By Suzy Kassem
There was a man named Milo, and he was the most famous artist in the world.But even though Milo made millions through the licensing and selling of his artwork, and had millions of fans around the world, he died in his late 30s from being severely unhappy.
Because doctors could not trace the real reason for Milo’s sudden death, the life insurance policy put on him by his family could not be honored. However, it was not a secret that Milo had left behind a will. And so two weeks after Milo’s funeral, his lawyer called his parents and eldest brother to tell them to be present at the reading of Milo’s last testament — in his office the following day.
In the lawyer’s office, both Milo’s parents arrived on time as requested. However, his older brother, a banker, walked in half an hour late and apologized by saying that he was busy touring high-end properties with his real estate agent. Yet as the clocked ticked steadily for another hour, the lawyer still had not started reading Milo’s will. Impatient, the mother stood up in disgust and said to the lawyer, “Why did you tell us to arrive promptly on time, if you were only going to make us suffer more by waiting?”
The lawyer quietly replied, “We are still waiting on one more person. As soon as he arrives, we will commence the reading.”
“WHO is this other person?” the mother lashed back in anger. “Milo has no other family, or anybody more dearer to him than US!”
Yet the lawyer ignored her question and continued tending to his paperwork.
About a half hour later, a homeless man in tattered clothing strolled into the room. “I’m sorry for my delay,” he stated politely, “I made it here the fastest I could on foot, but I couldn’t find a safe place to store my cart.” He then quickly scanned the room for a place to sit down and picked a chair furthest away from the family. “I hope you good people do forgive me.”
“WHO is HE?” Milo’s brother demanded nervously.
“This is Theodore Maximillus the 3rd, one of Milo’s dearest friends. This good man just arrived from California, where he had set out on foot from here two weeks ago just to get bushels of Nutmeg flower to cover Milo’s grave…as your son had once requested of him.”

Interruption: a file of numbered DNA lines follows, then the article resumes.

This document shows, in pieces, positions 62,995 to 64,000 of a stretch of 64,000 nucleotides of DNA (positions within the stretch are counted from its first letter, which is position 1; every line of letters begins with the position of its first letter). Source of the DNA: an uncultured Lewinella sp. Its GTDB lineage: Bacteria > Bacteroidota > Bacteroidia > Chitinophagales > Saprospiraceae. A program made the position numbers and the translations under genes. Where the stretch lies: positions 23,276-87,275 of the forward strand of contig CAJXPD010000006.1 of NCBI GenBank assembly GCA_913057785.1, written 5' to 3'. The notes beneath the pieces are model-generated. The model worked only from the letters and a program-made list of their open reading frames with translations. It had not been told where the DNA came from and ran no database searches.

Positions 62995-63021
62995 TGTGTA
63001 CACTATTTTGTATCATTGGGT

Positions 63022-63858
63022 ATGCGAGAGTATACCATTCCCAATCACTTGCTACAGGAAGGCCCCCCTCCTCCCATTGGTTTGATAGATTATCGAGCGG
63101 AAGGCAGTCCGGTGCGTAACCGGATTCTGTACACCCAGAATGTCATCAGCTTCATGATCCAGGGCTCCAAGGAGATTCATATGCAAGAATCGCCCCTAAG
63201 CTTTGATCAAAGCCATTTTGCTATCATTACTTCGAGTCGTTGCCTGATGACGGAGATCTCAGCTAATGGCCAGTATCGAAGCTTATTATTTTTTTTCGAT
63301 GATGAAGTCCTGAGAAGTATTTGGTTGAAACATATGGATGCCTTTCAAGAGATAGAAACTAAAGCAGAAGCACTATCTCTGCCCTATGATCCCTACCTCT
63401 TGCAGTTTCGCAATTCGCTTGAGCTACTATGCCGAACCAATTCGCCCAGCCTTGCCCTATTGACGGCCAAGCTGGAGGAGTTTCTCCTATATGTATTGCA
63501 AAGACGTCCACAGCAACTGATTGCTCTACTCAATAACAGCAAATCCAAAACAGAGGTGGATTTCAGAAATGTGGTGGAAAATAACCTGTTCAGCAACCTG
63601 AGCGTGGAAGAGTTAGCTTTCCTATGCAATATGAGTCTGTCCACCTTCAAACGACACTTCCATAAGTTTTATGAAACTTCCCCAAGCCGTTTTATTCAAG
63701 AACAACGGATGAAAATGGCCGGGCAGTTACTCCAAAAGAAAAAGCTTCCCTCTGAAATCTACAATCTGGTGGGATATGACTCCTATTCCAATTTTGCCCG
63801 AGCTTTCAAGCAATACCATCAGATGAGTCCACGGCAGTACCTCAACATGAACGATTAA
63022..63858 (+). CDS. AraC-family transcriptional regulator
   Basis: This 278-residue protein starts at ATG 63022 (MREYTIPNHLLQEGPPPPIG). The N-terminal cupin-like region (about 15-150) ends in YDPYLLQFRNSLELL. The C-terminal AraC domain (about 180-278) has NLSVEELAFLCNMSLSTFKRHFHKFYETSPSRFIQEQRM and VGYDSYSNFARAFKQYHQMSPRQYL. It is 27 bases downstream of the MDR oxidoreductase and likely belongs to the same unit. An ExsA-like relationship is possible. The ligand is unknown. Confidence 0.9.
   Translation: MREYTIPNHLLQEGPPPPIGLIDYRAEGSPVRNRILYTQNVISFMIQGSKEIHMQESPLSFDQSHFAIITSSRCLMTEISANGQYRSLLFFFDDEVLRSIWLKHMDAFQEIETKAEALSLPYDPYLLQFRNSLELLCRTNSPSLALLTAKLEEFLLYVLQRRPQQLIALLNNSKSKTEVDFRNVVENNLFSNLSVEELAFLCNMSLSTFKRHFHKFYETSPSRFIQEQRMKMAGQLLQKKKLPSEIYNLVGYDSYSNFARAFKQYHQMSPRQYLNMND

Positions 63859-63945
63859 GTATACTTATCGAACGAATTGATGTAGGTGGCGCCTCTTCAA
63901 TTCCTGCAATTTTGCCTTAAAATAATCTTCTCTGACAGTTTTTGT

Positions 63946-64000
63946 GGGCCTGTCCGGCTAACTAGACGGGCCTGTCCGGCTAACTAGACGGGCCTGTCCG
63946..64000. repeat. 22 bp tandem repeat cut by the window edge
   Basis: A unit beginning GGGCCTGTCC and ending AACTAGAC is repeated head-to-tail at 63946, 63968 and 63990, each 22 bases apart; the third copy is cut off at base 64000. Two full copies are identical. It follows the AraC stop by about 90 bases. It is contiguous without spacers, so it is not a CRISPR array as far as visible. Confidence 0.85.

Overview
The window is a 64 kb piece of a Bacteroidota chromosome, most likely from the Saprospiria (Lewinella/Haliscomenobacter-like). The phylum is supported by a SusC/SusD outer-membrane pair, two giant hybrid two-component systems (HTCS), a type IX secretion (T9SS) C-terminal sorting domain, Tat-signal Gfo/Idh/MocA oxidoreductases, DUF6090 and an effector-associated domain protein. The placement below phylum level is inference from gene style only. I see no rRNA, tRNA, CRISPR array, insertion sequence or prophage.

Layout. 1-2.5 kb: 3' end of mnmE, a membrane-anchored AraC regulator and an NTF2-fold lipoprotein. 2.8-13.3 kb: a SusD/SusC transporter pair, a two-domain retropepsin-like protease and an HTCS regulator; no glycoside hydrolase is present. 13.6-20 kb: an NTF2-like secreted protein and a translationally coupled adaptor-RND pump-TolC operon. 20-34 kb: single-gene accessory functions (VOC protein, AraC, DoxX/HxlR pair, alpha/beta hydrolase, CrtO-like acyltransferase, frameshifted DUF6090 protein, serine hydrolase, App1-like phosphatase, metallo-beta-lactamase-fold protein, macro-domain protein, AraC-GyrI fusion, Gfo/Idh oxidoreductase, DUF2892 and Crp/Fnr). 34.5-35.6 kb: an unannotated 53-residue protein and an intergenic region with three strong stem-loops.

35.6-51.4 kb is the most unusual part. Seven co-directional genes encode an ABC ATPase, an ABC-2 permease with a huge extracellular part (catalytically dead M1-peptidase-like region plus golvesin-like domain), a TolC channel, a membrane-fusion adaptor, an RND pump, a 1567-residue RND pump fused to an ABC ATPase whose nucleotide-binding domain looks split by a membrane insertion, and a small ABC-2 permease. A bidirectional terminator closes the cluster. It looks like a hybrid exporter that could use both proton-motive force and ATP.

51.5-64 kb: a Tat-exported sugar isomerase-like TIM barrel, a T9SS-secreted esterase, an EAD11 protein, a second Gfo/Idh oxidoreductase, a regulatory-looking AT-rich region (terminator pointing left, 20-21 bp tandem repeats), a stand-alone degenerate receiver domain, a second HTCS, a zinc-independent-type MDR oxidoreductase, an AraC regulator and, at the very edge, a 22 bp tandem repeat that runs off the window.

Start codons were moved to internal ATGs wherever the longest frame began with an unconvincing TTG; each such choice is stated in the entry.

“Well, I did hitchhike most of the way, Sir.” Theodore quickly corrected the lawyer. Then he fumbled in his chair while staring down at his holed-up shoes with humility.
“WHO is this impostor?” Milo’s mother shrieked. “Nutmeg flowers? I’ve never heard my son mentioning anything about Nutmeg flowers!”
“It was his favorite flower, Ma’am. It was the main subject in a lot of his paintings…if you paid close attention,” Theodore replied.
Immediately, Milo’s mother turned silent to reflect on the man’s words. And from the corner of her eyes, she studied him with great curiosity. Then, the lawyer started reading Milo’s will.
After fifteen minutes of legal jargon, the lawyer finally announced the verdict…
“I leave my entire estate to Theodore Maximillus the 3rd, to do with it as his heart wishes. And to my mother, I return to her my heart. And to my father, I return to him my brain. And to my brother, I leave to him my conscience so that he may one day use it,” the lawyer recited. “And thank you, my dear friend Theodore, for giving me your eyes, ears, and heart so I can leave to them my own.”
“THIS IS ABSURD! MY SON WOULD NEVER LEAVE HIS FORTUNE TO A MINDLESS BUM!!” Milo’s mother screamed. “I gave him everything, including life! What more could he want than that?”
“Have you ever asked him about his HAPPINESS?” asked Theodore.
The mother fell silent again.
Then Milo’s brother spoke up, “I called him almost every day. I was always there for him. I gave him tips and advice almost every night on how to manage his wealth!”
“And have you…ever asked him about his HEALTH?” asked Theodore.
Milo’s brother fell silent.
Then Milo’s father spoke up, “And what makes you so special over his own family?”
Without needing a second to think, Theo replied, “I gave him my heart, eyes, and ears. I was there to listen to him when he needed an ear. I gave him my eyes whenever he wanted feedback on his work or a change of vision. I gave him my heart whenever he showed me his, and after his death, my heart still holds his dreams.”
“And now YOU also hold HIS MONEY!!” Milo’s mother shouted.
“Ma’am,” Theodore intervened. “I don’t want any of your son’s wealth. If it means that much to you, then I have no intention of taking any of it away. Your son restored in me all that I had lost once before — and THAT is truly priceless. I had the opportunity to share moments with an amazing man with an amazing heart. That alone means more to me than any amount of money you could give me.” Then, Theodore reached down to quickly tie his torn shoe and gracefully walked out the door.
Sitting back in his chair with a crooked smile frozen on his yellow face, the lawyer finally added while shaking his head, “That Theodore Maximillus the 3rd — was the best district attorney this state has ever seen. He abandoned law years ago after his wife left him for working so much. It broke his heart. He was, and clearly still is, the most honorable man in the land.”
A flattened nutmeg flower that was once stuck to Theodore’s heel, now sat on the floor across from Milo’s family. They all stared it for a few seconds in deep contemplation, then looked down at their perfectly polished shoes with faces loaded with shame. — Suzy Kassem
Copyright 2011, Suzy Kassem. All Rights reserved. For more stories by Suzy Kassem, go here.